UK further education colleges have been upset by comments made by the UK immigration minister, Damian Green.
05 October 2010
Colleges respond to UK Student Visa ‘misunderstanding’
Large UK colleges have expressed offence at recent comments by the UK immigration minister, Damian Green, that international students applying for further education "may, or frankly may not be the brightest and the best".
Members of The 157 Group, an organisation that represents 28 large further education colleges in England, have said they are offended and bewildered at the implication that their non-EU intake contains second-rate students who use further education as a front for bogus UK Student Visa applications.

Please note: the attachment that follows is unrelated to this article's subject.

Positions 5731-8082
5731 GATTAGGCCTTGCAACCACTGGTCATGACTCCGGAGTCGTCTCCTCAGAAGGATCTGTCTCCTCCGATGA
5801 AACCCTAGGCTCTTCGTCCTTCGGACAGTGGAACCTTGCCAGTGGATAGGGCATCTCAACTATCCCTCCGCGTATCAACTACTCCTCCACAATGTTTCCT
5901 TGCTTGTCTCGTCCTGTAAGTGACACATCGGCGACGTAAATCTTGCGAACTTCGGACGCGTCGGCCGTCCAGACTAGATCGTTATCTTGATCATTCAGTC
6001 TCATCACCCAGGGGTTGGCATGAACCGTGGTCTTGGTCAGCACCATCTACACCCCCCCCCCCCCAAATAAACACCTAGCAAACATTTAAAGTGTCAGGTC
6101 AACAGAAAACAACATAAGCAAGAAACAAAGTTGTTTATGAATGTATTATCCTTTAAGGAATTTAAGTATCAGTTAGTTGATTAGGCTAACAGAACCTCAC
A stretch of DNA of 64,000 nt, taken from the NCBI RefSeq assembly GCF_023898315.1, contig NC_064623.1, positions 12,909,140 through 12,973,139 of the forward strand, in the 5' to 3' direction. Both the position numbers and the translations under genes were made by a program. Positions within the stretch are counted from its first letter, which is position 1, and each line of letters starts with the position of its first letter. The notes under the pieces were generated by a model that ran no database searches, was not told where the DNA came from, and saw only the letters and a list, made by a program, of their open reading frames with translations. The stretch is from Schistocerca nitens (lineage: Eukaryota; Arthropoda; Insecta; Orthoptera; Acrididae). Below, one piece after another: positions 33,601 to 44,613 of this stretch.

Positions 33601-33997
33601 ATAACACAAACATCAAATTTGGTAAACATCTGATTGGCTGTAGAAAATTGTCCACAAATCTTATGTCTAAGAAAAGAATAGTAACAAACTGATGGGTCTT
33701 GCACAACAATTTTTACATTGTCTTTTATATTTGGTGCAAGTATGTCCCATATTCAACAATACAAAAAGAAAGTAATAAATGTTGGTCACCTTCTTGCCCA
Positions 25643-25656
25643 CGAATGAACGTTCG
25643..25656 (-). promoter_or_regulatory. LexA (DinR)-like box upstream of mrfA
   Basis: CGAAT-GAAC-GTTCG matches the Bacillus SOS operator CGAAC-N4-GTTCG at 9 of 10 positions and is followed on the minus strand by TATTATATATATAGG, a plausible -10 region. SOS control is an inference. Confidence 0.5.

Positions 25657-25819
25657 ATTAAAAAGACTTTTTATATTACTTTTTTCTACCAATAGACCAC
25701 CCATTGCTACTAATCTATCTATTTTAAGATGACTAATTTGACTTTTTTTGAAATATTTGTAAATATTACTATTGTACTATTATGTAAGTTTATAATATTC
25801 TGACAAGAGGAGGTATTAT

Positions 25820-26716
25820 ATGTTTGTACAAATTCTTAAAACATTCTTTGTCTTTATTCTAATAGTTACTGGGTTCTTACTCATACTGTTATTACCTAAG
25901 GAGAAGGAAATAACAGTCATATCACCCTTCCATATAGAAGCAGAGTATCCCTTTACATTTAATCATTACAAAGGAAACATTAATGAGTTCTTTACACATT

Mr Green’s remarks about further education institutions, and the conclusion that not "every student visa issued is necessarily benefiting Britain", has caused concern and dismay by what Principals feel is a failure to grasp what these colleges offer for about 66,000 foreign students every year.
Green's position is that the UK immigration system should help "the world's best students", whom he defines as those wanting to pursue their education at elite universities in the UK.
However, principals say it's misguided to think that colleges don't recruit the brightest and the best, to teach vocational skills that employers want in the UK and overseas. Furthermore many of these graduates use their vocational courses as a stepping stone to pursue a degree at university.
Further education collages have also been impacted by UK Visa changes. The recent tightening of visa requirements has meant that all colleges that wish to recruit non-EU students have had to obtain a Highly Trusted sponsor status with the UK Border Agency – a level of monitoring that universities don’t undertake.